Ensure our technology is accessible to staff so they can provide effective client services.
Streamline our internal processes, including reporting, to make them as effective and efficient as possible so that our client services will have the biggest impact.
Our Board will reflect the diversity of California.
Continue to recruit and retain a diverse group of employees. As a disability advocacy organization in the most ethnically diverse state in the nation, Disability Rights California is committed to implementing the principles it advocates in its work place. These include employing a diverse staff, implementing model employment practices and involving diverse groups of staff in decision making throughout the organization.
Our staff are our most valuable resource. We will strive to provide competitive salaries, benefits and promotional opportunities for staff. We will applaud and promote the successes of our staff and work towards identifying other ways of acknowledging achievement.
Expand the recruitment and utilization of legal fellows.
To foster cohesiveness across Disability Rights California’s offices and units, we will enhance our internal communications to increase awareness of the work of other programs and make our internal webpage more user-friendly.
We will support Disability Rights California’s employees in realizing their full potential, enhancing the services they provide and ensuring the continuity of DRC services. We will achieve this by expanding our mentoring and internal training opportunities, including more effective use of technology and teaming with other advocacy organizations.
Diverse and Sustainable Funding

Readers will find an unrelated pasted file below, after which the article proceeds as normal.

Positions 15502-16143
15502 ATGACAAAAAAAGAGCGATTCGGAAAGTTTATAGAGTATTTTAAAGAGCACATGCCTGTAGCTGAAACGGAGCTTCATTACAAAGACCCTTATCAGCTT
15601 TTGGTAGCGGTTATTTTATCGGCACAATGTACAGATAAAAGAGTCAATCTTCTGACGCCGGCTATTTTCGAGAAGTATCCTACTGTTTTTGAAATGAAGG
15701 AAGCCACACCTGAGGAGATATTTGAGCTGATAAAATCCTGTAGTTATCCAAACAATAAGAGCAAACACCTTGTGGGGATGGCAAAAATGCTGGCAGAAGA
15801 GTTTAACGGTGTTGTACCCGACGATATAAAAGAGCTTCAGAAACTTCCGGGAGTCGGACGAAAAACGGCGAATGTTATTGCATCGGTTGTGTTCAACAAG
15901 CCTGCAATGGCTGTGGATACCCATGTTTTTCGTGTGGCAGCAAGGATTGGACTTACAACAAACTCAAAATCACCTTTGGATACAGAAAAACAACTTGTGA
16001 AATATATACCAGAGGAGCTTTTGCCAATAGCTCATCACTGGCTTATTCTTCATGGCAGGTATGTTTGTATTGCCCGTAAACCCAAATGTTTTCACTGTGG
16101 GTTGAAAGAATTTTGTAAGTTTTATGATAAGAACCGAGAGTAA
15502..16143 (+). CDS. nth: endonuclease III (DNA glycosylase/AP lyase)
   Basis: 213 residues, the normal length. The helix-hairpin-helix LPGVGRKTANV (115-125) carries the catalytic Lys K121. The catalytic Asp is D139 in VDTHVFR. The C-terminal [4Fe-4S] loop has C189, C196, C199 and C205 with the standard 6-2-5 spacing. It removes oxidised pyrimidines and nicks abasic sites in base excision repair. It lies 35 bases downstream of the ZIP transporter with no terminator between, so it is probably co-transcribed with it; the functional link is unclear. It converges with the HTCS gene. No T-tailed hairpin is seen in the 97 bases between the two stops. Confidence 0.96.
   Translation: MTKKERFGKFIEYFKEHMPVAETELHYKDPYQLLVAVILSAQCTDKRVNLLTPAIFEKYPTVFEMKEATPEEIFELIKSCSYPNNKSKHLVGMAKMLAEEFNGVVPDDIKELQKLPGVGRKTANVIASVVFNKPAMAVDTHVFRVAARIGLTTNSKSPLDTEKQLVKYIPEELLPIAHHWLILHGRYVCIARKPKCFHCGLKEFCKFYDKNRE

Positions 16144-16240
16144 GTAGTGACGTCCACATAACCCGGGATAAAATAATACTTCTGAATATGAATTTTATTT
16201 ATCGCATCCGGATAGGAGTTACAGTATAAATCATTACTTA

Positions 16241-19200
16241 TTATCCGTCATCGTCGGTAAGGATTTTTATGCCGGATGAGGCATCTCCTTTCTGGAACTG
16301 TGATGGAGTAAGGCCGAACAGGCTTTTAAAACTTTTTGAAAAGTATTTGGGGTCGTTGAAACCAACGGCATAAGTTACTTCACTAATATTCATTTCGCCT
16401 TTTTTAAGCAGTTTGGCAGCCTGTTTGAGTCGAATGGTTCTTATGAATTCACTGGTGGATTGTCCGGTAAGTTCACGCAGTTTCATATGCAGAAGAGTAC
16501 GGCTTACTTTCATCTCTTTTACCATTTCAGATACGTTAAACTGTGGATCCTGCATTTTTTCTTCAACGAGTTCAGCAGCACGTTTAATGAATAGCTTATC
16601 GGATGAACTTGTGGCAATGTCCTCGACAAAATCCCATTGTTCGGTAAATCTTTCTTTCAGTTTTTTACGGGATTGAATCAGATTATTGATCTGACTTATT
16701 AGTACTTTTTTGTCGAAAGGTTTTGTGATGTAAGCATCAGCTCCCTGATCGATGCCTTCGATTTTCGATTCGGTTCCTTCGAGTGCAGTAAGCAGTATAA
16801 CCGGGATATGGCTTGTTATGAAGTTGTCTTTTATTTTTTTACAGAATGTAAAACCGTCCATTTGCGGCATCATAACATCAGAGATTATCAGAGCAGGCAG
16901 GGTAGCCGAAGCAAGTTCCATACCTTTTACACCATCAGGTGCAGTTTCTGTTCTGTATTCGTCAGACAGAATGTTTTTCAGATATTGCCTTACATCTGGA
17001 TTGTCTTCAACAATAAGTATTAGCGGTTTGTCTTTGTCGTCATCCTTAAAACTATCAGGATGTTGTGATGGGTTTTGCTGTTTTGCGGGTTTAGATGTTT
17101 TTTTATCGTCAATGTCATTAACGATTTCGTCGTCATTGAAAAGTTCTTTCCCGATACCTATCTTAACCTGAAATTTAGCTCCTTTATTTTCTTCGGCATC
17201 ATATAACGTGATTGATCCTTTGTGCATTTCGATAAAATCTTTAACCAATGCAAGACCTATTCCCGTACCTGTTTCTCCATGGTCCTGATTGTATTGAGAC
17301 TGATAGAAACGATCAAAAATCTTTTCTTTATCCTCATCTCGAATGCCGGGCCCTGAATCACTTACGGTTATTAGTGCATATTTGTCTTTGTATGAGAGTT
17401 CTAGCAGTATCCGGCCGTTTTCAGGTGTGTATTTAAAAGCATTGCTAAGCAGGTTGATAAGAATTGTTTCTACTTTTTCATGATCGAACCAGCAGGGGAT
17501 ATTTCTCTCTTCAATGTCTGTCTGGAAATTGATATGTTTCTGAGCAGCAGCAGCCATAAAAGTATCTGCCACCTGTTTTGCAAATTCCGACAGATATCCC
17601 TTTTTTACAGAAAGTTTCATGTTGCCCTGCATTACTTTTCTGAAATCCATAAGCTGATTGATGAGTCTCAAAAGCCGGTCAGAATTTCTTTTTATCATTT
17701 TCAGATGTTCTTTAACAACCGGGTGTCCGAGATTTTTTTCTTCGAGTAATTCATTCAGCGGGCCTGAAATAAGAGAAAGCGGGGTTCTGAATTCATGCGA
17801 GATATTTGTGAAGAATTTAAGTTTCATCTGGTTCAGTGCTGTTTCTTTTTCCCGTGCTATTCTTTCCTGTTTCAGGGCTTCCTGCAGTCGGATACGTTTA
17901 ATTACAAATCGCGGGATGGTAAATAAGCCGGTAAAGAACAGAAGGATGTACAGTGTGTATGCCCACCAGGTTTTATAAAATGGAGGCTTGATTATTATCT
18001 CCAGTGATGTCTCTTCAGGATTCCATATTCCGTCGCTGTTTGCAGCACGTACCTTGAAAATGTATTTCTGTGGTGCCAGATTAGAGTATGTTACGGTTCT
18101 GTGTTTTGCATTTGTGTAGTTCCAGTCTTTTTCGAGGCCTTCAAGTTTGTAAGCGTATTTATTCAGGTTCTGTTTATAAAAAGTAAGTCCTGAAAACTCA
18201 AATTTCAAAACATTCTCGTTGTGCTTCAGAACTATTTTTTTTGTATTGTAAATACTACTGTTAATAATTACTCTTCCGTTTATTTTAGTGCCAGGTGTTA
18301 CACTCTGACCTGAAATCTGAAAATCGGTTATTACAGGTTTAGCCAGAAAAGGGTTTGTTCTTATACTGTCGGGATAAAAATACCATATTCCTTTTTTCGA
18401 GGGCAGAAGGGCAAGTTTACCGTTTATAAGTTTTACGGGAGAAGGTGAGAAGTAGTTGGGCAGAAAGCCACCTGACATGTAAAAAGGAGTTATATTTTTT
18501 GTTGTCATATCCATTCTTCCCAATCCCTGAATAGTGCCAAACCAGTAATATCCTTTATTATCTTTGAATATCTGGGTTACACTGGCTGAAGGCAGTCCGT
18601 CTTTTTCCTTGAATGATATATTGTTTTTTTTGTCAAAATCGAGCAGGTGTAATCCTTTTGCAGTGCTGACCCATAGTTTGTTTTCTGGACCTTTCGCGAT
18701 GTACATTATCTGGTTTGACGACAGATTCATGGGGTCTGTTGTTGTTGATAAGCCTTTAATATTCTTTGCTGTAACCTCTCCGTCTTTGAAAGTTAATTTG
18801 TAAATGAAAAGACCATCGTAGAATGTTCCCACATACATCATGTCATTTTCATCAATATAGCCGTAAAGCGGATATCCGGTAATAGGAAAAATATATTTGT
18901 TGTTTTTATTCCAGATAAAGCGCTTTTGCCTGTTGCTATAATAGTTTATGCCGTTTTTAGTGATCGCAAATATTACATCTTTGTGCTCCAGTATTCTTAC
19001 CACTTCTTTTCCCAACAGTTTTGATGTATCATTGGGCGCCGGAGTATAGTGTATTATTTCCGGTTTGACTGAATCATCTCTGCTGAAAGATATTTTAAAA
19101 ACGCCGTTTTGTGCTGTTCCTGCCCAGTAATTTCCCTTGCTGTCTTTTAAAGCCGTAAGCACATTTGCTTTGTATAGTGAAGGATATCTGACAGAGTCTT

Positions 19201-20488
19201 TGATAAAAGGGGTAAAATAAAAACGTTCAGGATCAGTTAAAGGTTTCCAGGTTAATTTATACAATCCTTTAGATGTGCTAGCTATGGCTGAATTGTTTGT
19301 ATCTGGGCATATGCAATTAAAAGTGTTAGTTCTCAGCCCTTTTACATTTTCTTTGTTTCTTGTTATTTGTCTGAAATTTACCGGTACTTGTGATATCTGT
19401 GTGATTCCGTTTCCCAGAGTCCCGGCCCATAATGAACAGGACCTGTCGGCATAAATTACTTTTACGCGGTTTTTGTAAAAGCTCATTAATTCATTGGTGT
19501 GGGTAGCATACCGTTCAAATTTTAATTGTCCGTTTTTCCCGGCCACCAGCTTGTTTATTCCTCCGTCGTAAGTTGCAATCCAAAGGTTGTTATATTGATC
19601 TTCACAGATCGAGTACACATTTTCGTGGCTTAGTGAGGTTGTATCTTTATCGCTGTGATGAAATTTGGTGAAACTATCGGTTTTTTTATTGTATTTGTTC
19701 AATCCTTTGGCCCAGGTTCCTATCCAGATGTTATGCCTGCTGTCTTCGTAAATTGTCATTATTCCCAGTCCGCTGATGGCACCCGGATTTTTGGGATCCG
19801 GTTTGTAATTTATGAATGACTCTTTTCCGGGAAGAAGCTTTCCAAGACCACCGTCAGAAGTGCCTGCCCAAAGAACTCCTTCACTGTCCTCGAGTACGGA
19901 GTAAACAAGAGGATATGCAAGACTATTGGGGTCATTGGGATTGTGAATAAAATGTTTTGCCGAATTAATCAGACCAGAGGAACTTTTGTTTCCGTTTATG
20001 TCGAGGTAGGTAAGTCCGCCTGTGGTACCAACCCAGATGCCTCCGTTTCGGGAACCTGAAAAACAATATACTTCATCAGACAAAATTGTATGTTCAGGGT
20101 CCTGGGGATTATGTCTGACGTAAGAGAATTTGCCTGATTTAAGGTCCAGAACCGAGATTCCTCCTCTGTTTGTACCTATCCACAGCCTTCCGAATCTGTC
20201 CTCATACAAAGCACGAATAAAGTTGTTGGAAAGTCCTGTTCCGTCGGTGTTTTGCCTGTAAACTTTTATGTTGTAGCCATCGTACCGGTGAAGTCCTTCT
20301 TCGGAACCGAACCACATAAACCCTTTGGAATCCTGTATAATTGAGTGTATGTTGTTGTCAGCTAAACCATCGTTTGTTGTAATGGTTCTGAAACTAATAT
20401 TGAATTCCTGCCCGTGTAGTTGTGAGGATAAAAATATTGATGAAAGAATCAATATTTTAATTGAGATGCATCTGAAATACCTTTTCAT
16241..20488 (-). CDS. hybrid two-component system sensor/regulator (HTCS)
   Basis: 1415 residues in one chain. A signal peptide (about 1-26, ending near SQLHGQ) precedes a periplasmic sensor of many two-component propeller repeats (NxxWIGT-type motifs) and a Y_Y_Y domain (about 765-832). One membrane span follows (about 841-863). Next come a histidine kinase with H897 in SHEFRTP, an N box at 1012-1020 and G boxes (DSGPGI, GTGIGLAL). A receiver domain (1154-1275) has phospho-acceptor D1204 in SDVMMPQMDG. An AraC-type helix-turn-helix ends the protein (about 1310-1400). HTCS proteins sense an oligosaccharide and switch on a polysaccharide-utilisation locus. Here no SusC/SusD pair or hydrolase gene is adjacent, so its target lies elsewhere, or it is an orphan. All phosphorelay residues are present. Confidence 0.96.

Work to maintain and expand our core funding.
Obtain the services of a Development Director.
Increase donations to Disability Rights California from the disability community, clients, the public and law firms and make it easier to donate on our webpage.
Identify and apply for other grant opportunities which are consistent with Disability Rights California’s mission and will allow DRC to sustain or expand its services.
Our advocacy will be zealous, dedicated, effective, creative, innovative and daring.
We will take on issues of importance to the disability community even when the outcome is uncertain.
We will integrate a variety of advocacy approaches in all of our work, including self-advocacy, legal, non-legal, media, public policy, legislative and investigatory.
We value diversity. Our staff should reflect the ethnic, language, disability and demographic diversity of California: rural, age, sexual orientation, a range of different life experiences that reflect the disability community.
Our advocacy efforts will affirmatively address the needs of traditionally underserved and under-represented communities through partnership with such communities.
Our advocacy will be of high quality regardless of the type of service, the nature of the problem or who the client is. We will be honest, prepared, truthful and informed.
All staff is expected to contribute and their contributions will be valued and respected.
When representing individuals:
- We will do what the client wants – not what we or others think is best.
- We will be honest about our limitations, values, resources and the likely outcome.